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Canada’s Incoming Government on Sustainable Development

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by Aniket Bhushan and Shannon Kindornay

Published: October 20, 2015

This post follows on our recent series on the Sustainable Development Goals. The series unpacked the implications of the new agenda adopted at the UN last month.

We focus on the response of the incoming majority Liberal government, specifically on the question of Sustainable Development Goals. The response comes from an all party survey conducted by the We Can Do Better campaign.

The survey asked all major parties contesting the election: how will Canada’s next government situate Canada in the world?

We focus below on the question of whether Canada needs a plan to implement the Sustainable Development Goals, and if so how they may be implemented both at home and abroad.

There are three reasons we focus on the response:

  1. The Liberal party, with a majority, has a major opportunity to realize stated ambitions.
  2. The Liberal response was by far the most comprehensive of all the parties.
  3. The response provides a deeper articulation of the party’s thinking than available in earlier documents (such as the platform).

Elevating Canada’s global standing is a key component of the incoming government’s agenda. One way to achieve this is to chart a clear course on multilateral processes such as the SDGs, but also the upcoming climate summit in Paris, and for that matter the Trans Pacific Partnership.

Seven points by which the Liberal response distinguishes itself and that are important to keep in view:

  1. It identifies and leads with the key differentiating feature of the SDGs: universality (which, as we have shown elsewhere is critically important).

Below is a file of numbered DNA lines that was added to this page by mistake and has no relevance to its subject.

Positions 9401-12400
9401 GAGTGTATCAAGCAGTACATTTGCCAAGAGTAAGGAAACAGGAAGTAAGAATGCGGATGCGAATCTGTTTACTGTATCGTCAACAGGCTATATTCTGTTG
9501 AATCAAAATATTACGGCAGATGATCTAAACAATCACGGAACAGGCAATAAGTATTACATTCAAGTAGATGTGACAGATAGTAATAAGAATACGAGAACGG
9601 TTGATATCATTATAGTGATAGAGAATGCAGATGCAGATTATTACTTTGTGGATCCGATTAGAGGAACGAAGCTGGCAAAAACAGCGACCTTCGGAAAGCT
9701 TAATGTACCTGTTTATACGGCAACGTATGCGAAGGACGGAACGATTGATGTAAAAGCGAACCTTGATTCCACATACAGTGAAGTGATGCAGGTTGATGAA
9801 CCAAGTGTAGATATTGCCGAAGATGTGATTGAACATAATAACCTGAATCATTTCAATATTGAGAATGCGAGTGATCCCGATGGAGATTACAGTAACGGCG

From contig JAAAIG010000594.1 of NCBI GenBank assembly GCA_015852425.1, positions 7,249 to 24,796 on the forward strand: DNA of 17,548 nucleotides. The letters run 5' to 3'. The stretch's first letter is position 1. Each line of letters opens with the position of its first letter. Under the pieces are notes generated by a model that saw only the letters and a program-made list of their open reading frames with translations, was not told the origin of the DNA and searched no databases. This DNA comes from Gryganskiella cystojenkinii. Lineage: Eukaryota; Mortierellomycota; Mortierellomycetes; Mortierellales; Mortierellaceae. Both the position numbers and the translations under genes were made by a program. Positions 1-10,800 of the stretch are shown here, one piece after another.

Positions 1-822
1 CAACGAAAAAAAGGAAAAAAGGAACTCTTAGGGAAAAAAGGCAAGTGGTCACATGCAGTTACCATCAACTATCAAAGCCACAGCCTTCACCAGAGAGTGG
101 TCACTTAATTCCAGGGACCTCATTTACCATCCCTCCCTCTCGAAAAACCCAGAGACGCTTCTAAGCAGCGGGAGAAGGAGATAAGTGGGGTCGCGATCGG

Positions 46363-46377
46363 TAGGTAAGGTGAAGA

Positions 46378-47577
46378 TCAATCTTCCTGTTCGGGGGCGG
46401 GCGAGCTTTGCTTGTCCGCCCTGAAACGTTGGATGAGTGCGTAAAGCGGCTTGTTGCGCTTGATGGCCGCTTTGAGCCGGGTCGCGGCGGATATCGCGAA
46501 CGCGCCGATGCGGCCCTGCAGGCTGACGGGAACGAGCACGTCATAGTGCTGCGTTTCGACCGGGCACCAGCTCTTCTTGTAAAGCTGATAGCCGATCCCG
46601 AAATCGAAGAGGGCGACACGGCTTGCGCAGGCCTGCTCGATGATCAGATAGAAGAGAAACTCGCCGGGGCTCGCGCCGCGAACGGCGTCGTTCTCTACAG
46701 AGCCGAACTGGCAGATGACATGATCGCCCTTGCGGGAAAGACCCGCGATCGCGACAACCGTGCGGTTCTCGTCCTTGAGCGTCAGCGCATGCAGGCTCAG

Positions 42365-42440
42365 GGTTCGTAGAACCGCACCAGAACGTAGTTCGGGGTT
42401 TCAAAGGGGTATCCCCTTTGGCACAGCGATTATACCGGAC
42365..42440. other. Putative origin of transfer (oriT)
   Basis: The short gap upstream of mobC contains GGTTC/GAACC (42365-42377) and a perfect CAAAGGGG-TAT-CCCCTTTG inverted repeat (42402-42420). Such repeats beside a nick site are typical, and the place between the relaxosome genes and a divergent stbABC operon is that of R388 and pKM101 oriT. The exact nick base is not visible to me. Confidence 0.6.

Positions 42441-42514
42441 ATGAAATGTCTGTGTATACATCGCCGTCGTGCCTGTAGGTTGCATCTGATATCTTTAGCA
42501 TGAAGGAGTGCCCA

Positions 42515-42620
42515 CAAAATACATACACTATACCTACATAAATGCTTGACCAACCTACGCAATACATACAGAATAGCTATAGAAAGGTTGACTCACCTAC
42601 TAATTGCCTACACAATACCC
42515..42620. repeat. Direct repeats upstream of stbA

2. It links climate change and Canada’s energy strategy in the context of the SDGs.
  3. It calls for “concrete measures” to foster gender equality.
  4. It highlights multilateralism and partnership with civil society.
  5. It calls for a “new policy and funding framework” to guide aid decisions.
  6. It recognizes the lapsed aid spending issue head on.
  7. It voices continued support for a more comprehensive approach to MNCH, covering reproductive health.

These points are worth bearing in mind especially for Canadian civil society advocates and change agents as they work to hold the new government to account.


 

Response of the incoming Liberal government on a question regarding Canada and the Sustainable Development Goals 

Question: Do you agree that Canada needs its own plan to implement the Sustainable Development Goals? If so, would your party develop an action plan to clearly articulate how Canada would implement, both at home and abroad, the Sustainable Development Goals?

A Liberal government will commit to the Sustainable Development Goals
and unlike the Harper government, Liberals support the tenet of universality.

Moreover, the UN Sustainable Development Goals must be
more than aspirational targets. The Liberal Party believes Canada must
have a comprehensive plan to make measurable progress toward
achieving these goals both at home and abroad. Our plan will ensure a fairer, more equal Canada, and ensure we reengage with the world in a cooperative and productive way.